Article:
A guide to judo, ‘the gentle way’

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Judo was founded in Japan in 1882

Judokas use force of opponent to win bouts

CNN  — 

It is one of the most popular sports in the world, practiced by 28 million people in more than 200 countries.

But what does it take master the “gentle way?”

CNN takes a look at Judo’s rules, its history as well as its guiding principles.

‘The gentle way’

Judo was founded back in Japan in 1882 by Kanō Jigorō who envisaged not just a martial art (bujutsu) but a way of life.

The Japanese word means “gentle way” in English and its defining technical principle is to use the strength of an opponent against them.

In a competitive setting, judoka aim to throw, pin or force their rival into a submission which is signaled by saying the word “maitta,” or by tapping the mat or the opponent at least twice.

Key Terms

Judoka - Practitioner of judoJudogi - Judo uniformTatami - Judo matSensei - Judo teacher

Holding techniques include applying pressure to an opponent’s neck or manipulating the elbow joint, but thrusts and strikes – common in martial arts like karate – are only permitted in pre-arranged forms, or “kata,” of the sport.

After taking to the mat, called the tatami, regulation bouts last four minutes for both males and females.

Competitors wear either blue or white, with the universal judo uniform known as the judogi. Seniority is based on a ranking system, denoted by the color of a judoka’s belt, from white belt for beginners through to a variety of black belts.


There are two different ways of scoring – ippon and waza-ari

Maki Tsukada of Japan pins Dayma Beltran of Cuba for ippon during their gold medal match at the 2004 Athens Olympics.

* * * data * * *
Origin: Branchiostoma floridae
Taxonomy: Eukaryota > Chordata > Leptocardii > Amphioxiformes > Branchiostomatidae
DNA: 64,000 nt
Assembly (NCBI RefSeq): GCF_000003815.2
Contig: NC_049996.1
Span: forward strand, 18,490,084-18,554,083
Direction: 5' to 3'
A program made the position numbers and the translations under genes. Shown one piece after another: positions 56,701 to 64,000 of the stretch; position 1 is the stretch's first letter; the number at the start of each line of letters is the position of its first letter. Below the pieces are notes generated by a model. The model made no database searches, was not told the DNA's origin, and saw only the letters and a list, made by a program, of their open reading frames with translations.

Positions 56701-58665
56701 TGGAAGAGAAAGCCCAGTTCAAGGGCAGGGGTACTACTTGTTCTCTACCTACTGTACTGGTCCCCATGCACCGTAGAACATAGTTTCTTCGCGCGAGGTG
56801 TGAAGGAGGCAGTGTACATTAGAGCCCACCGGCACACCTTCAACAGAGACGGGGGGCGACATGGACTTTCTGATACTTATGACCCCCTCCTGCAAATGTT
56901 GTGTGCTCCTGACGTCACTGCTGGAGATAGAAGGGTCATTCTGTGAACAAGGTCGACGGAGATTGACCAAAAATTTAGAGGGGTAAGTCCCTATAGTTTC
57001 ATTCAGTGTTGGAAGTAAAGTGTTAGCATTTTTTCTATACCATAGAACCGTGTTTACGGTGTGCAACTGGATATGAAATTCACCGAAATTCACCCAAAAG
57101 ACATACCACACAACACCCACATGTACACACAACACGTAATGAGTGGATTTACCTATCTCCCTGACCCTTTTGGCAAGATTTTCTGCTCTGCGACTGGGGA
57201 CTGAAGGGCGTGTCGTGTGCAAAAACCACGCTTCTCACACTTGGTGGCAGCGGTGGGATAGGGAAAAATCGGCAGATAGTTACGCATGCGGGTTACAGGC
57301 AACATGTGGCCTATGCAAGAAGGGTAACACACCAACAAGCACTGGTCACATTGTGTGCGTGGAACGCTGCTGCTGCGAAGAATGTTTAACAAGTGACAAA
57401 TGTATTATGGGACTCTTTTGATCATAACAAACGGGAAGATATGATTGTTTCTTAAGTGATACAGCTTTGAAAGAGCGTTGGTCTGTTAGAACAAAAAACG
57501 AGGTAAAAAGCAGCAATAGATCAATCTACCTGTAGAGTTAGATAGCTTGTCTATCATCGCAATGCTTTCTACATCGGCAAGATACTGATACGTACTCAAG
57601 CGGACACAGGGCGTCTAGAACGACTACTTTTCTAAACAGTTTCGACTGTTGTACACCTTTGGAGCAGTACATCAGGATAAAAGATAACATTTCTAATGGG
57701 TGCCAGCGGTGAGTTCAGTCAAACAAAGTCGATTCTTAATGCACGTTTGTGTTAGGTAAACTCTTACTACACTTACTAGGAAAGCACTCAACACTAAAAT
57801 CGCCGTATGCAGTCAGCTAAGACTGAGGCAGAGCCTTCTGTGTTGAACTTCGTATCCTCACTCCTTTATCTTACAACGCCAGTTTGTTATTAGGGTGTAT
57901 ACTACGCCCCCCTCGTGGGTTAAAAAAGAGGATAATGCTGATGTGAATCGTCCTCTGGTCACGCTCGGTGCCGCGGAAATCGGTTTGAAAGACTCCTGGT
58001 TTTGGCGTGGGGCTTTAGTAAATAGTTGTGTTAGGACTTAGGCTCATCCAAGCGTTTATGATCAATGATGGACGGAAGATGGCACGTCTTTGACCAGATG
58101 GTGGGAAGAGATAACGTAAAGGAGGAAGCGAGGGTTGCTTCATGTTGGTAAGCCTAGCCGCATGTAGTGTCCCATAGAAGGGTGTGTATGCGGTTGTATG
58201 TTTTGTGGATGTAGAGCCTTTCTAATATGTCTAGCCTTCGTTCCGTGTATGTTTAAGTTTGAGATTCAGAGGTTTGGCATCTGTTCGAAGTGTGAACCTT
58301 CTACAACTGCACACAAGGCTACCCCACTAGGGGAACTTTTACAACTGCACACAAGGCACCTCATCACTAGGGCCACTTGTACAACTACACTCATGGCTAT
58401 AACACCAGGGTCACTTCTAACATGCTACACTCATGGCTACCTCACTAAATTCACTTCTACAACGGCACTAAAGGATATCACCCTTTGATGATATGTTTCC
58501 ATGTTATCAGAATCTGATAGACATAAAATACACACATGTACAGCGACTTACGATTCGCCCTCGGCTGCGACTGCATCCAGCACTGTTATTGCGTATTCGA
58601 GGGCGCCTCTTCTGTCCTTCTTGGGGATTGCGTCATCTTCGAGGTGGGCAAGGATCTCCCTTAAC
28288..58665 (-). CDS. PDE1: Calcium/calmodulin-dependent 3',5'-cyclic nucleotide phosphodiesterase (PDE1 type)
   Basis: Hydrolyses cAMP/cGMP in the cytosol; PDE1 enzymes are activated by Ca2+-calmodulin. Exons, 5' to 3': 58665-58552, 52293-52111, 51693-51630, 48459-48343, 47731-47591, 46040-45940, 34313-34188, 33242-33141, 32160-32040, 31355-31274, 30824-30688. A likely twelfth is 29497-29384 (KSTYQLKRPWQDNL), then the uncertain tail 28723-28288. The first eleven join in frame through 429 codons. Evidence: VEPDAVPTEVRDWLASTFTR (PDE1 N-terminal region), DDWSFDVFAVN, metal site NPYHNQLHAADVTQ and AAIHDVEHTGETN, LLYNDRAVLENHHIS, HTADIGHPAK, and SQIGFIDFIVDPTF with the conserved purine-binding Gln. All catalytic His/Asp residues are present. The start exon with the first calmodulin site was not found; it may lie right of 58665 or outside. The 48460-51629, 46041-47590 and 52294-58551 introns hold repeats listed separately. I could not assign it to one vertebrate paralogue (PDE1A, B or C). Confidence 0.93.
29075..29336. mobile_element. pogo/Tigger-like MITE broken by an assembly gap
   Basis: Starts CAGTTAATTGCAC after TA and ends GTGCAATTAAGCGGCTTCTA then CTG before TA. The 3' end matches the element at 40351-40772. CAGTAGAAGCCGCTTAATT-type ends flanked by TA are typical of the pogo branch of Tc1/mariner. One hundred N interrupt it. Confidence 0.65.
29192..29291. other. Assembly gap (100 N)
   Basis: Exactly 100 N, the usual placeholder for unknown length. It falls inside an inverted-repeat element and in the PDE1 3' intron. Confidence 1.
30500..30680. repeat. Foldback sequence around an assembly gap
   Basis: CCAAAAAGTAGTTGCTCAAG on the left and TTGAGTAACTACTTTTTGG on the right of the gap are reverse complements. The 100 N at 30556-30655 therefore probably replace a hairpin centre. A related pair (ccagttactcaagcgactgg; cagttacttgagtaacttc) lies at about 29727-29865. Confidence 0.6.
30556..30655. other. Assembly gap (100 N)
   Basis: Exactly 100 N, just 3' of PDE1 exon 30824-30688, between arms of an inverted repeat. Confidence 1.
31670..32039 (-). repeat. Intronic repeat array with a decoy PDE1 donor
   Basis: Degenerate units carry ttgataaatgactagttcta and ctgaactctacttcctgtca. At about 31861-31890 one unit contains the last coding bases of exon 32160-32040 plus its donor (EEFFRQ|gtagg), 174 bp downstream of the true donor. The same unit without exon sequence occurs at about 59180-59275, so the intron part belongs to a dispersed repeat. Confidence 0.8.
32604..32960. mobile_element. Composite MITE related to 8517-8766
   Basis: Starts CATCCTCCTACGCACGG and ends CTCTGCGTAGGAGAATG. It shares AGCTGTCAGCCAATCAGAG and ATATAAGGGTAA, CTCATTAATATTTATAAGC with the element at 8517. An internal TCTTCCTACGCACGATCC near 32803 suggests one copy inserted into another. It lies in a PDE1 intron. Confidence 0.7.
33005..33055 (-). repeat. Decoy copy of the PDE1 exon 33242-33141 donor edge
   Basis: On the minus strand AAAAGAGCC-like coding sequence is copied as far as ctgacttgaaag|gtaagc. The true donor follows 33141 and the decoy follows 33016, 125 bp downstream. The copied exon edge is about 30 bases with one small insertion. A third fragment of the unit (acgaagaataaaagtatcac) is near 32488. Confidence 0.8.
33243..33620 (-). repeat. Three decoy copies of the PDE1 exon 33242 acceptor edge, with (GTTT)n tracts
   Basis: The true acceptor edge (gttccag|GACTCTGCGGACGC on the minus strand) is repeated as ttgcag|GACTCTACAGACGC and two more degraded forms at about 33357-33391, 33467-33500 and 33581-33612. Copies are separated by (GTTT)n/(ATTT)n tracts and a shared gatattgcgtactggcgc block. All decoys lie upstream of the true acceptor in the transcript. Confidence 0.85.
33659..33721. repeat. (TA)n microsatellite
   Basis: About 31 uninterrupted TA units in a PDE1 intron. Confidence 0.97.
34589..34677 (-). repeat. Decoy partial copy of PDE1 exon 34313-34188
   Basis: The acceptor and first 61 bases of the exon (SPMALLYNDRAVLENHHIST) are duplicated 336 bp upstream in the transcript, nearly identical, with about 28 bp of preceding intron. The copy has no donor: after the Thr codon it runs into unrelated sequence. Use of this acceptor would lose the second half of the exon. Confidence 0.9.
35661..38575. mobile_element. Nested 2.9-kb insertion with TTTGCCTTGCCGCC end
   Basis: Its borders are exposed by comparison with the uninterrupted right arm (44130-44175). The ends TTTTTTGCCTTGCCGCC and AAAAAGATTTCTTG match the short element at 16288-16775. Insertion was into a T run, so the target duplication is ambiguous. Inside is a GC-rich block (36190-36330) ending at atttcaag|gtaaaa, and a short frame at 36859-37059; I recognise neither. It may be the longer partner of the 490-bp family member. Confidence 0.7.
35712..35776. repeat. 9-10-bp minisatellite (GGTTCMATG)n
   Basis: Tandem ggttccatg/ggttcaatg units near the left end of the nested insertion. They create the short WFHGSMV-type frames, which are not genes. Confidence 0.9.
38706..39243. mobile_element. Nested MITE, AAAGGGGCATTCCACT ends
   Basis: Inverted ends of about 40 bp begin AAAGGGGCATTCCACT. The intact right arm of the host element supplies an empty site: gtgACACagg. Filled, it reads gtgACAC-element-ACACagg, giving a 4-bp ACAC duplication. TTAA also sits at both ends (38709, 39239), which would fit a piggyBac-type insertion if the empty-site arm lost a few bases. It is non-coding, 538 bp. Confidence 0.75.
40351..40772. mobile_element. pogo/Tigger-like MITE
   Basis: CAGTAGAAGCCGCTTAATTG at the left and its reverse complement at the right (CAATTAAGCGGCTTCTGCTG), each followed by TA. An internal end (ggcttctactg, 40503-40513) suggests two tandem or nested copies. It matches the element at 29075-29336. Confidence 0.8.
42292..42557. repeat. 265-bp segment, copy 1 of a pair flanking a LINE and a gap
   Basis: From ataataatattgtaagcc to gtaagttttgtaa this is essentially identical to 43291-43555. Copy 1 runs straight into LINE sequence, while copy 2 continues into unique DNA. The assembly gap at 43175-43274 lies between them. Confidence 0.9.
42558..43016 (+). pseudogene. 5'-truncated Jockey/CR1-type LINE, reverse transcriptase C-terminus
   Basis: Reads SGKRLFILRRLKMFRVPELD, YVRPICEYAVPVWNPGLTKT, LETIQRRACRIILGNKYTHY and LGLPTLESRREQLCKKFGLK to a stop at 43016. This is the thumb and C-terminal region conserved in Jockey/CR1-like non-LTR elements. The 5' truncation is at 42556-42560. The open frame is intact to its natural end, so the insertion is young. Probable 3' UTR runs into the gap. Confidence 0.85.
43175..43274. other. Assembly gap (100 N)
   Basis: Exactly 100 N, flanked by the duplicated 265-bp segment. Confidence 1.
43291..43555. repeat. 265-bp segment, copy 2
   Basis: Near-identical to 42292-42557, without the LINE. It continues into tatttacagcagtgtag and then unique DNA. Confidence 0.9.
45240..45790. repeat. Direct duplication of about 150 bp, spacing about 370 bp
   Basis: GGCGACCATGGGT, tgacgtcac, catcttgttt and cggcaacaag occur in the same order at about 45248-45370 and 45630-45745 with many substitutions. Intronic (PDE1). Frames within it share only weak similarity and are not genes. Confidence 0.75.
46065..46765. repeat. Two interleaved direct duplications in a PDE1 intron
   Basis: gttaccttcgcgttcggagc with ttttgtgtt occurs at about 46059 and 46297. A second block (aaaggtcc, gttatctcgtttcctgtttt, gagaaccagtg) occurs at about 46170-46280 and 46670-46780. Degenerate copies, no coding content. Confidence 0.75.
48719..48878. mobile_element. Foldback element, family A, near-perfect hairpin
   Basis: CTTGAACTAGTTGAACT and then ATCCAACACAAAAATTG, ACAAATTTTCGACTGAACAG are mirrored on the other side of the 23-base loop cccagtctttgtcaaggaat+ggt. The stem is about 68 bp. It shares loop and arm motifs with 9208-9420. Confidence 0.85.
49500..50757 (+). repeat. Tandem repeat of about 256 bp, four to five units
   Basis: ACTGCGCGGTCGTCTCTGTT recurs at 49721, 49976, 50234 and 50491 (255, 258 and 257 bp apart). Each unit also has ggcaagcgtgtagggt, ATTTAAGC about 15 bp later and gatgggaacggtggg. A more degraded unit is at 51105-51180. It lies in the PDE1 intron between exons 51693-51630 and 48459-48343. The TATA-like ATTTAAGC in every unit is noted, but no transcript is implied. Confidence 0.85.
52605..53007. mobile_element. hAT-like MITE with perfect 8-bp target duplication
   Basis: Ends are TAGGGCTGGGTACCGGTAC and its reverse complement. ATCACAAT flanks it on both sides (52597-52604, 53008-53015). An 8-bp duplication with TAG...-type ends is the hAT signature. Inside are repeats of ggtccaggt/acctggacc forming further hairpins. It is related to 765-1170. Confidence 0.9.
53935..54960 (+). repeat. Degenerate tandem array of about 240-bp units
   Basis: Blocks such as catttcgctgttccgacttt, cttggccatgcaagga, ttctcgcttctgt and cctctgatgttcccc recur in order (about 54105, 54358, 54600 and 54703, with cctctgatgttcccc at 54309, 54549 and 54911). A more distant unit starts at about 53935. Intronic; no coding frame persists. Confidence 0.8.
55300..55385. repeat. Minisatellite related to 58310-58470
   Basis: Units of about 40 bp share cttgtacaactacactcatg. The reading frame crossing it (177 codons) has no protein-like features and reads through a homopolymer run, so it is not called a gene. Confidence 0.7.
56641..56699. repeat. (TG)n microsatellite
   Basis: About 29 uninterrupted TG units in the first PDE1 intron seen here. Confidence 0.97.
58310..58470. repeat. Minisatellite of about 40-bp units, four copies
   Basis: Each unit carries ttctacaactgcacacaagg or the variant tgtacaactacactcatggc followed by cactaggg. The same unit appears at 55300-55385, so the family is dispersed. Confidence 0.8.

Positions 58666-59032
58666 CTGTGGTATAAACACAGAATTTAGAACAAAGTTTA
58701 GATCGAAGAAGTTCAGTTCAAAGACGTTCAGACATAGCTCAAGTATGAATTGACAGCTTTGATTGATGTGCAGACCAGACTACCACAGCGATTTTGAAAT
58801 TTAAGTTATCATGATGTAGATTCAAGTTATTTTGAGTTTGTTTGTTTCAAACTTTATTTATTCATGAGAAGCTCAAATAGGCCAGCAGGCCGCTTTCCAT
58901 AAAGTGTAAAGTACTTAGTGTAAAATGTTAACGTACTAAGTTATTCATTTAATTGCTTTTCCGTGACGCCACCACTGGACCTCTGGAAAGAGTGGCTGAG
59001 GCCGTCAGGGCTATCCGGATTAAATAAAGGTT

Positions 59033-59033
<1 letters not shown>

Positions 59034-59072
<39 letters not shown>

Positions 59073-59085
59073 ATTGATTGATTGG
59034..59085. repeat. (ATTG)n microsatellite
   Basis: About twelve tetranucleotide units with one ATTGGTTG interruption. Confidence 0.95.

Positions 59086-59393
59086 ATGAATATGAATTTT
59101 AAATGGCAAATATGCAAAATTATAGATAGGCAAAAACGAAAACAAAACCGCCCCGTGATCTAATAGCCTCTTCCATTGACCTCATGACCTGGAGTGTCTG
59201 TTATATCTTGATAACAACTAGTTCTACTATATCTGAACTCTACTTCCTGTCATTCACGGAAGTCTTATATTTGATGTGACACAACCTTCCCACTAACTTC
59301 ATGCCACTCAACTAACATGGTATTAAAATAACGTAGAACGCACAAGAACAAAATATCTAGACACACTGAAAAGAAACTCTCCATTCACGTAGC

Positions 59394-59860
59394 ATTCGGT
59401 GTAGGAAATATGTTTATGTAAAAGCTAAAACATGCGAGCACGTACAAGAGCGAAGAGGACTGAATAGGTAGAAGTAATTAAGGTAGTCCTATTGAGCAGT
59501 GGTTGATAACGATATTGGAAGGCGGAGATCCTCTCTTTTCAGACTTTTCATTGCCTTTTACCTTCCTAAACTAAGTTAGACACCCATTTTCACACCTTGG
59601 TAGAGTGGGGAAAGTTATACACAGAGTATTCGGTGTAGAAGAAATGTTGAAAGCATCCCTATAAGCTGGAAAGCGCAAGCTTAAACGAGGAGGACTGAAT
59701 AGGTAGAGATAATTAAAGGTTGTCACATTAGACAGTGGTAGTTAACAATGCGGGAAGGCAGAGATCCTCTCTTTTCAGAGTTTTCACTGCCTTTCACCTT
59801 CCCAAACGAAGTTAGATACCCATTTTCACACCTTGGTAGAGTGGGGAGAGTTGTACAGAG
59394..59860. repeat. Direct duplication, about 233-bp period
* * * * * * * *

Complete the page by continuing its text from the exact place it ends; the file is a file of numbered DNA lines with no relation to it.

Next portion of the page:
Ippon: Judo’s equivalent to a knockout, signaled by the referee with a straight arm raised above the head, an ippon immediately ends the match.

An ippon is awarded for a throw that places the opponent flat on their back with sufficient force and control; a pin that places the opponent on their back for 20 seconds; or a submission.

Waza-ari: A waza-ari is a lesser throw that places the opponent on their back, but without the force or control to merit the awarding of an ippon, or a pin that places the opponent on their back for more than 10 seconds.

The referee signals a waza-ari has been scored by extending their arm out at shoulder level with the palm of their hand facing downwards.

In amendments to the sport’s rules effective from January 2018, two waza-ari scores will equal an ippon, thereby ending the match.

Colombia's Yuri Alvear (white) scores a waza-ari against China's Fei Chen at the London 2012 Olympic Games.

During a match, the referee may penalize a judoka for passivity, the use of prohibited techniques or behavior deemed against the spirit of judo.

Hansoku-make: This signifies an outright disqualification and can be invoked for any major breach of the rules. Minor breaches, such as stepping outside of the allotted mat area, are known as shido with three shido resulting in a hansoku-make.

 Kayla Harrison of the US throws Guusje Steenhuis of the Netherlands for yuko at Tokyo Metropolitan Gymnasium.

Guiding principles

Seiryoku zen’yō: “Maximum efficiency, minimum effort”

The principle of seiryoku zen’yō, as defined by Kanō, aims to show that more powerful opponents can be overcome by superior technique.

When your opponent pulls, you push; when he pushes, you pull.

Jita kyōei: “Mutual welfare and benefit”

Accoring to French judo-star and double Olympic gold medla winner, Teddy Riner, judo “is a sport which demands an irreproachable lifestyle, a sport which demands a rigor. (There is) a moral code which is similar to that which you learn from your parents.”

READ: Why Celine Dion puts Teddy Riner in the zone

Judo’s key dates

Japanese wrestler Isao Inokuma beats Canada's Alfred Douglas Rogers in the Judo Heavyweight final at the Tokyo Olympics, 1964.
  • 1882 Judo’s creator, Kanō, opens a dojo at the Eisho-ji temple in Tokyo. It is later known as the Kōdōkan, meaning “the place for expounding the way.”
  • 1932 Judo is included as a demonstration sport in the Games of the 10th Olympiad in Los Angeles. Kanō is initially reticent when asked if he thinks it should be included as a sport.
  • 1951 International Judo Federation (IJF), responsible for organizing and hosting competitions, is founded.
  • 1964 Judo becomes Olympic sport for men at 1964 Games in Tokyo. Dutchman Anton Geesink wins the first ever gold, beating Akio Kaminaga of Japan.
  • 1992 A Women’s Olympic division is introduced at the 1992 Games in Barcelona

Update: Yuko was removed from a 2017 update to the judo refereeing rules